Abstract Title:

Soup consumption is associated with a lower dietary energy density and a better diet quality in US adults.

Abstract Source:

Br J Nutr. 2014 Apr 28 ;111(8):1474-80. Epub 2014 Jan 2. PMID: 24382211

Abstract Author(s):

Yong Zhu, James H Hollis

Article Affiliation:

Yong Zhu

Abstract:

Epidemiological studies have revealed that soup consumption is associated with a lower risk of obesity. Moreover, intervention studies have reported that soup consumption aids in body-weight management. However, little is known about mechanisms that can explain these findings. The objective of the present study was to investigate associations between soup consumption and daily energy intake, dietary energy density (ED), nutrient intake and diet quality. Adults aged 19-64 years who participated in the National Health and Nutrition Examination Surveys during 2003-8 were included in the study. Soup consumers were identified from the first dietary recall using the United States Department of Agriculture food codes and combination food type from the dietary data. Compared with non-consumers (n 9307), soup consumers (n 1291) had a lower body weight (P = 0.002), a lower waist circumference (P = 0.001) and a trend towards a lower total energy intake (P = 0.087). Soup consumption was associated with a lower dietary ED (P<0.001); this was independent of whether data on beverage or water consumption were included. Diet quality, as measured by the Healthy Eating Index 2005, was significantly better in soup consumers (P = 0.008). Soup consumption was also associated with a reduced intake of total fat and an increased intake of protein, carbohydrate and dietary fibre, as well as several vitamins and minerals (P<0.05 for all). However, it was also associated with a higher intake of Na (P<0.001). The relationship between soup consumption and body weight could be due to a reduced dietary ED and an improved diet quality. Consumers need to pay attention to their Na intake and choose low-Na products for a healthier diet.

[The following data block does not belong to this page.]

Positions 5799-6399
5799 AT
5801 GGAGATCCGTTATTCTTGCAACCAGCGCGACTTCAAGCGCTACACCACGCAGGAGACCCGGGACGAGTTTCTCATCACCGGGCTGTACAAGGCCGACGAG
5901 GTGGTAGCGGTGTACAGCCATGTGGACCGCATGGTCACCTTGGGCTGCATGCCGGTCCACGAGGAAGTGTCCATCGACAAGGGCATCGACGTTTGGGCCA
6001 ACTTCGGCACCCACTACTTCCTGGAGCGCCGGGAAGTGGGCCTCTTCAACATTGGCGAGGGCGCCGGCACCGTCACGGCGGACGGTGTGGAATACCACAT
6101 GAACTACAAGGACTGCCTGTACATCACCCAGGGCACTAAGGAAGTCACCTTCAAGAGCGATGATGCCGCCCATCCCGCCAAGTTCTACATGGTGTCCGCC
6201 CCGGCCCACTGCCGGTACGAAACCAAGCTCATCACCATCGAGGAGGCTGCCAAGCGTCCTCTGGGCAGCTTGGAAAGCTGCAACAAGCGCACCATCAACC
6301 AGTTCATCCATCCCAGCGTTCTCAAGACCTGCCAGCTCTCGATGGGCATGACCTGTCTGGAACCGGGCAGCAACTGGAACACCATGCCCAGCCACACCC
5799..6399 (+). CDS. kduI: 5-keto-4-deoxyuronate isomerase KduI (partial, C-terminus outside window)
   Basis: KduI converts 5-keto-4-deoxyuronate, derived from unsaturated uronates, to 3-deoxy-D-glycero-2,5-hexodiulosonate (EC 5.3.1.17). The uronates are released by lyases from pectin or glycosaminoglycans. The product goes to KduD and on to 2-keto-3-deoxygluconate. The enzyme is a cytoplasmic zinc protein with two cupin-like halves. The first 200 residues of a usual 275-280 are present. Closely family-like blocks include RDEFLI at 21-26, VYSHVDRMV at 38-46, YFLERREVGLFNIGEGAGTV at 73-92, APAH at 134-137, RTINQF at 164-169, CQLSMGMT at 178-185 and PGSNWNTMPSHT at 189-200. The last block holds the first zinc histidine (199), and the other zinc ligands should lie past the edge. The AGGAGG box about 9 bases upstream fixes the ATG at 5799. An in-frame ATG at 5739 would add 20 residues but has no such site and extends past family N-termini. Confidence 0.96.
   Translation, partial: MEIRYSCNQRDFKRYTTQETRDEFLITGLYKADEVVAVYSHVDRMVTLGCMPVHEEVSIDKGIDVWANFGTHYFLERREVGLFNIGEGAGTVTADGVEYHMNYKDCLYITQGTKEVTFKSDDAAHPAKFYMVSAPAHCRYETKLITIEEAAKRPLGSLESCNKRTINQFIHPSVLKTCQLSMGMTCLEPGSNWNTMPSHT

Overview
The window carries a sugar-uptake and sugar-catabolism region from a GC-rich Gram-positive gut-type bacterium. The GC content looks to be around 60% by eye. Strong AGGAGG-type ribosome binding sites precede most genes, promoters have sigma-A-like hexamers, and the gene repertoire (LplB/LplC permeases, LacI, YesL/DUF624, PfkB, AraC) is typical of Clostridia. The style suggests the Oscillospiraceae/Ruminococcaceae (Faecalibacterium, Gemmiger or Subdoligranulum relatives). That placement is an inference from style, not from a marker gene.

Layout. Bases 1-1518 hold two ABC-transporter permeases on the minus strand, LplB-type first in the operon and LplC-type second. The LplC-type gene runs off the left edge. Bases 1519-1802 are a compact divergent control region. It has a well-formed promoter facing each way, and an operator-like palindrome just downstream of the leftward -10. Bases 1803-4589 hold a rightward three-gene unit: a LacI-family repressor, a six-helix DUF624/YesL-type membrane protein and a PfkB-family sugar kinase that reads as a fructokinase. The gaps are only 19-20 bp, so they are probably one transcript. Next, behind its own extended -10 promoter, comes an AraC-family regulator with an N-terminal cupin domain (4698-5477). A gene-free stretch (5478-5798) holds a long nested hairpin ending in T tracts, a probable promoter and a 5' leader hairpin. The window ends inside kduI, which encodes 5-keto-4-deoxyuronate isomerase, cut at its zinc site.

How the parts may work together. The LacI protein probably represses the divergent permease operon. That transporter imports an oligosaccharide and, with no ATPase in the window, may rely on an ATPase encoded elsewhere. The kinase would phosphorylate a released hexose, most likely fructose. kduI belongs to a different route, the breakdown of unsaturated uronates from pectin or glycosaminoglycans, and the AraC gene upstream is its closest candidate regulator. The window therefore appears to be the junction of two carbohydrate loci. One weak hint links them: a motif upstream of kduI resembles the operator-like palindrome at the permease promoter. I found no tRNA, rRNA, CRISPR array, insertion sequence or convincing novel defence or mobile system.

Study Type : Human Study

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